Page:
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The frequency of f allele carriers (Ff and ff) was found to be increased in females with high myopia (35.6%) and low myopia cases (45.4%) when compared to male probands (26.7% with high myopia, 34.9% of low myopia) which reflected in the increase of f allele frequency in female patients among high myopia (0.227) and low myopia (0.29). In comparison to low myopia females, the frequency of f allele carriers was found to be reduced in high myopia females [Table 2]. The frequency of ff genotype was found to be elevated in both high and low myopia patients with early age at onset (10.6% in high myopia and 14.3% in low) as compared to patients with age at onset >10 years (7.14%: 10/140 in high myopia and 9.52%: 8/84 in low myopia). However, the allelic distribution revealed higher frequency of f allele only in early age at onset cases of high myopia (0.227) and late age at onset (10-20 years) cases of low myopia (0.273) [Table 3]. The frequency of carriers was found to be increased in vegetarian group (40.3% high myopia, 44.5% low myopia) as compared to non-vegetarian group (27.4% high myopia, 38.3% low myopia) irrespective of the type of myopia [Table 4]. When parental consanguinity and familial incidence of myopia were considered, the frequency of ff genotype did not show variation with respect to familial incidence among high and low myopia groups [Table 5], but showed an increase in consanguineous (16.7%) group compared to non-consanguineous (9.3%) group in low myopia. The heterozygote (Ff) genotype frequency was also increased in consanguineous group of low myopia, reflecting a significant increase of f allele frequency (0.458) in low myopia cases with parental consanguinity compared to cases with no consanguinity (0.226). The P value (0.035) was also found to be significant (χ2 value = 6.692) [Table 6]. However, high myopia cases did not show much varaition in the f allele frequency with respect to consanguinity. The mean distribution of ophthalmic variables with respect to Fok1 polymorphism in high and low myopia indicated elevated mean axial length and reduced ACD in low myopia patients with ff genotype.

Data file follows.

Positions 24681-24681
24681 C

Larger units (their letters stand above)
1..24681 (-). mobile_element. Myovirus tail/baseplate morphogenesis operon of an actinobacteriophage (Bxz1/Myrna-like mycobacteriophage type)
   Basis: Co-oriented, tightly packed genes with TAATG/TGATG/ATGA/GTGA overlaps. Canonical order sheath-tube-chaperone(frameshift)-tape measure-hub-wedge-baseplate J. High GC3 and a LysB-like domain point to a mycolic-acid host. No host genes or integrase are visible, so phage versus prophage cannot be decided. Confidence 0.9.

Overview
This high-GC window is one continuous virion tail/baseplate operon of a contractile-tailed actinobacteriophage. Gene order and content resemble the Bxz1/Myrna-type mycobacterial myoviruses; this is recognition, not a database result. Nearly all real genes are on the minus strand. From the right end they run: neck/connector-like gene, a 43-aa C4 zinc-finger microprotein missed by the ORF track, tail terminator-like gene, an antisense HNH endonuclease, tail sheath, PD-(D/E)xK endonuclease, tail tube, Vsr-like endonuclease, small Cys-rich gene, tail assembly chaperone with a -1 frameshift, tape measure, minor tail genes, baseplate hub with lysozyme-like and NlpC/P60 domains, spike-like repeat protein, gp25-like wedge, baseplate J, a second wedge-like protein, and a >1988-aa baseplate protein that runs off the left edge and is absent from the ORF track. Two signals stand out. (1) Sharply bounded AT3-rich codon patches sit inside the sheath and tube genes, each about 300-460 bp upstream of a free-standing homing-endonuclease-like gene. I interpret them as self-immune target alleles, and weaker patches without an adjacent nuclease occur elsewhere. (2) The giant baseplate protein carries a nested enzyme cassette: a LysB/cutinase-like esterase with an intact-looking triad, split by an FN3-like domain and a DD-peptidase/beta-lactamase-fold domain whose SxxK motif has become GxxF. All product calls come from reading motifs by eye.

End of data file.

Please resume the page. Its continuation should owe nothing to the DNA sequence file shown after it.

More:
Table 2: Fok1 polymorphism and sex of the proband


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Table 3: Fok1 polymorphism and age at onset


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Table 4: Fok1 polymorphism and diet


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Table 5: Fok1 polymorphism and familial incidence


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Table 6: Fok1 polymorphism and parental consanguinity


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   Discussion Top


Multiple well-coordinated biological functions operate with great precision to effect visual function, and therefore, the disturbances in any of the interrelated function would disturb the normal emmetropization mechanism of the eye, contributing to ocular refraction in myopia. The ciliary muscle is one of the most important extralenticular components of the eye involved in accommodation because its force deforms the crystalline lens to produce clear retinal imagery. It was suggested that a deficit in the sympathetic inputs to the ciliary muscle may be associated with a propensity for myopia development. [20],[23] Excessive stress on the muscular function of ciliary muscles that can result due to mechanical factors, variations of ocular refractive components, defects in calcium homeostasis, bone mineralization, etc. may lead to defective accommodation and retinal defocus. [24],[25] Certain interactive genes of ocular signal transduction pathway involved in these functions, such as VDR, appear to trigger myopia progression.

Few studies reported association between VDR mediated effects and myopia development. Recent studies have revealed the functional significance of VDR gene Fok1 polymorphism and its association with lower bone mineral density (BMD) and altered calcium metabolism, [26] but there are no previous studies on the association of VDR gene Fok1 polymorphism with myopia development till date.